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Christopher Costello (UCSB) and Elena Ojea (UVigo) at FAO

Food from the ocean has the potential to sustainable increase to meet future demand

Elena Ojea contributed to the first High Level Panel blue paper realeased this Tuesday

20/11/2019 -

The High Level Panel for a Sustainable Ocean Economy has launched the first blue paper “Food from the Sea” from its series of commissioned scientific reports at the FAO’s International Sustainable Fisheries Symposium this week in Rome, where Elena Ojea is a contributing author. The report provides science-based projections of how far the ocean can help meet our increasing global demand for nutritious food, and meet the demands of the UN sustainable development goals of zero hunger (SDG2).

In a full house side event on Tuesday 19th 2019, two of the lead authors of the blue paper, Prof. Christopher Costello (US) and Stephan Gelcich (Chile) presented the novel results.  The report finds that capture fisheries could produce as much as 20% more catch in the future compared to today through better governance and management of fisheries (i.e. stopping overfishing, illegal fishing and fleet overcapacity through harmful subsidies). Moreover, the potential for mariculture expansion is very important, specially non-fed, and it could help the oceans to supply over six times more food than they do today (364 million metric tons of animal protein). This is a potential contribution limited by feed innovations and governance, environmental and socioeconomic constrains. The blue paper provides a tool kit for implementing the reforms needed to achieve such potential food supply.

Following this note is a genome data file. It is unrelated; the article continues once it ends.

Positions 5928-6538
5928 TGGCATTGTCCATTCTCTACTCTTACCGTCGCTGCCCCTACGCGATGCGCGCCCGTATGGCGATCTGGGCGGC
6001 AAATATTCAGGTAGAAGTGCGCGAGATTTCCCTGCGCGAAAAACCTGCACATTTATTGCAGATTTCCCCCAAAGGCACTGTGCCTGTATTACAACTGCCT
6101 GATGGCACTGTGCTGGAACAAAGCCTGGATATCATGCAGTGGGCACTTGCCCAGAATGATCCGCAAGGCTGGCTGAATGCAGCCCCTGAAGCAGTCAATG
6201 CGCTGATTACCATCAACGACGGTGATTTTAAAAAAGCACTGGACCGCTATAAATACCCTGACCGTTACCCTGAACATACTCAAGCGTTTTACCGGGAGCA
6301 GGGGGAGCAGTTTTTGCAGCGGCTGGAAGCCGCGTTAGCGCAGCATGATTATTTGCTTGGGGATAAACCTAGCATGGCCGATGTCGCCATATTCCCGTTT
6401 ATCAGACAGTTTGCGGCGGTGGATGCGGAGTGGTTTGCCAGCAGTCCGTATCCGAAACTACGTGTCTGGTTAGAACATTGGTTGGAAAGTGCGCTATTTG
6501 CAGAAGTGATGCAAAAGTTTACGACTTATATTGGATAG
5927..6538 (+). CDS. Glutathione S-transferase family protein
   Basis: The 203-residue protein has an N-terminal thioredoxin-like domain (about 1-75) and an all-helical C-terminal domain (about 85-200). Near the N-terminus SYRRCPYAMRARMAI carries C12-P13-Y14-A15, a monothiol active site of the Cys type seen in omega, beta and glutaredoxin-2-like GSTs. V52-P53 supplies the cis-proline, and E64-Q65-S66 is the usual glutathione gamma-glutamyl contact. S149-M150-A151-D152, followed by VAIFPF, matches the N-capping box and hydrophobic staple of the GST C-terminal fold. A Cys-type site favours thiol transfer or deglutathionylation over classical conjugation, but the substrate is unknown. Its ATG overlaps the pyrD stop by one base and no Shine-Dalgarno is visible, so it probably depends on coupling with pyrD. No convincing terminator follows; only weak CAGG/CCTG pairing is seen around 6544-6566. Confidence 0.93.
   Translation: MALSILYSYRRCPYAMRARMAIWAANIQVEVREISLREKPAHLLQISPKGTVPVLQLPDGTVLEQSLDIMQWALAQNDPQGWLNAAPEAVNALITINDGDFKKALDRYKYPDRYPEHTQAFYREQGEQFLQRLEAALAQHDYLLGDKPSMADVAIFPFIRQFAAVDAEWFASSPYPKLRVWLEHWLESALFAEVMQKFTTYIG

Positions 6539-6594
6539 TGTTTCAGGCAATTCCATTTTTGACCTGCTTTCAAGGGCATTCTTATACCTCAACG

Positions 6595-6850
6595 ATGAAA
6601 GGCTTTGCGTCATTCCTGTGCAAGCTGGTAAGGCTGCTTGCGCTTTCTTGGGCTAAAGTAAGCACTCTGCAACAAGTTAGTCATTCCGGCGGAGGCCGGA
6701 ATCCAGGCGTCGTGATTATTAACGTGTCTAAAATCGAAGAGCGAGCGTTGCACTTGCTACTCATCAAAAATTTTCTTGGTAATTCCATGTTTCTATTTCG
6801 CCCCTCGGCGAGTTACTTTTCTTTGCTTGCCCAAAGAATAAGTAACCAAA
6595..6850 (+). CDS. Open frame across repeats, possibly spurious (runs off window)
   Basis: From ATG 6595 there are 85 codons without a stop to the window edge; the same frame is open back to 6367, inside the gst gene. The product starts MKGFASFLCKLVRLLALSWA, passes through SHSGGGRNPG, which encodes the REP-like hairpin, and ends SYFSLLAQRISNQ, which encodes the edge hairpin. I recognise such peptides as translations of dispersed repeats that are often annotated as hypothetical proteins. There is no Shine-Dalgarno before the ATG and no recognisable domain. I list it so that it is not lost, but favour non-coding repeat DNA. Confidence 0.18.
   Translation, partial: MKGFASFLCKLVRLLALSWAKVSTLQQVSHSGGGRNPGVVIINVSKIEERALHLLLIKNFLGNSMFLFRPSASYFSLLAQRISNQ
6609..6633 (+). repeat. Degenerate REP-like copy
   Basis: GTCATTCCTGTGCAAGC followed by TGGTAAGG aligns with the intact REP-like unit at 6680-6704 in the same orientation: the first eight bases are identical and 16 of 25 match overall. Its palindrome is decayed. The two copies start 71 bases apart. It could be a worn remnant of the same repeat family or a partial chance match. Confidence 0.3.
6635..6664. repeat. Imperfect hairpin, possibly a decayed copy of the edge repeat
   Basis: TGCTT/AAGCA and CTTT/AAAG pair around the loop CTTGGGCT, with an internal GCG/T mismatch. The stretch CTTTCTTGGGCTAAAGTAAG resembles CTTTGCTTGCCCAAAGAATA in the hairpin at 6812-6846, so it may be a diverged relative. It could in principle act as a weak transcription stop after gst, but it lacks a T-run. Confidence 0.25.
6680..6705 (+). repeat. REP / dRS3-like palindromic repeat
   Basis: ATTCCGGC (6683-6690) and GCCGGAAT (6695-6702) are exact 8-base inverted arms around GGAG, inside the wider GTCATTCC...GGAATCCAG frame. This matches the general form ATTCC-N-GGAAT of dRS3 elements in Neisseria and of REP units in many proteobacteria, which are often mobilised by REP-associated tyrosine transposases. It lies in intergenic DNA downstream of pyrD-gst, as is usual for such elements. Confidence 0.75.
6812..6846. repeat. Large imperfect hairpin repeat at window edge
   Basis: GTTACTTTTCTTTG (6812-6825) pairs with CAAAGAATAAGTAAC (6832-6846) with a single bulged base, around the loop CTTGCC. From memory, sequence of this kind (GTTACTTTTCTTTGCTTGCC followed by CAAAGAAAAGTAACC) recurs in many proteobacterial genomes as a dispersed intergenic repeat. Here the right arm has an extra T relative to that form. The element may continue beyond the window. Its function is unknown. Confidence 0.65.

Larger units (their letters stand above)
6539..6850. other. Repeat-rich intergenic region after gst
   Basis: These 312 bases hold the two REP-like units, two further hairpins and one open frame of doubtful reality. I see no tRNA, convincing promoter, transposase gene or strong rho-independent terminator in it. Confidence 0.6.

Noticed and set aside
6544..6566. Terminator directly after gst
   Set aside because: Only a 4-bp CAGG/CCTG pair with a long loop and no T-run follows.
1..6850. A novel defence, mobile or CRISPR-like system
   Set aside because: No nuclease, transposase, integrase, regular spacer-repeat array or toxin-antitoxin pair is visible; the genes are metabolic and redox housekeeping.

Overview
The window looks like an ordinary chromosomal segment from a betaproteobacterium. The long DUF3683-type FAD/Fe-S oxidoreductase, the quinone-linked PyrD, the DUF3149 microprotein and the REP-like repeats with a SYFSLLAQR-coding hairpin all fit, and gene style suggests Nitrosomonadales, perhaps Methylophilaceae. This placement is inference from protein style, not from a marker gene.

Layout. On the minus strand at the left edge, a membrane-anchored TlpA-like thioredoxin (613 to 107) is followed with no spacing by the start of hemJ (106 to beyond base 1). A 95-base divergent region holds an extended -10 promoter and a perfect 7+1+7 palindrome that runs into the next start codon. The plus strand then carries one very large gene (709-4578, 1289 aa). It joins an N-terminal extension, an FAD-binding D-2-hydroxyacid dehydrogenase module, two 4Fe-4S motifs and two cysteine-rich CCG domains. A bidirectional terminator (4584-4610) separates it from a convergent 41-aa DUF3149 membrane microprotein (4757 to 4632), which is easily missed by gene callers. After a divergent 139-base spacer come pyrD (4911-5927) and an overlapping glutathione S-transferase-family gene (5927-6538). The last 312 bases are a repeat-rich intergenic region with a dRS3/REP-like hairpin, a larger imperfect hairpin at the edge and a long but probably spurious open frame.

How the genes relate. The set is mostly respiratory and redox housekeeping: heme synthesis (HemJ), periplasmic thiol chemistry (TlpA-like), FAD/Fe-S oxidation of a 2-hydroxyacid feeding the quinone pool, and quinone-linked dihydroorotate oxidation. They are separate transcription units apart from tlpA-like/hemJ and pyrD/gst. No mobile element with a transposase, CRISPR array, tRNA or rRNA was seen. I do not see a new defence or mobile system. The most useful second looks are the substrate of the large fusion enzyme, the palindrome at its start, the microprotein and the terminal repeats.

We expect that this blue paper guides future decision making towards sustainable ocean food production, highlighting the role of sustainable mariculture and reformed capture fisheries in livelihood support and global food supply. Despite the risks and limitations that countries face today, it is encouraging that ocean health and human wealth go hand in hand. Advances in ocean production must be accompanied by protection from human threats to ocean health, such as pollution, critical habitat alteration, climate change effects and overfishing. A second blue paper on climate change impacts in the ocean economy will be presented  in two weeks during the COP25 finally held in Madrid.

Download the blue paper here.

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CATEGORIES: Collaborations, Dissemination, Elena Ojea, Outreach, Research, Results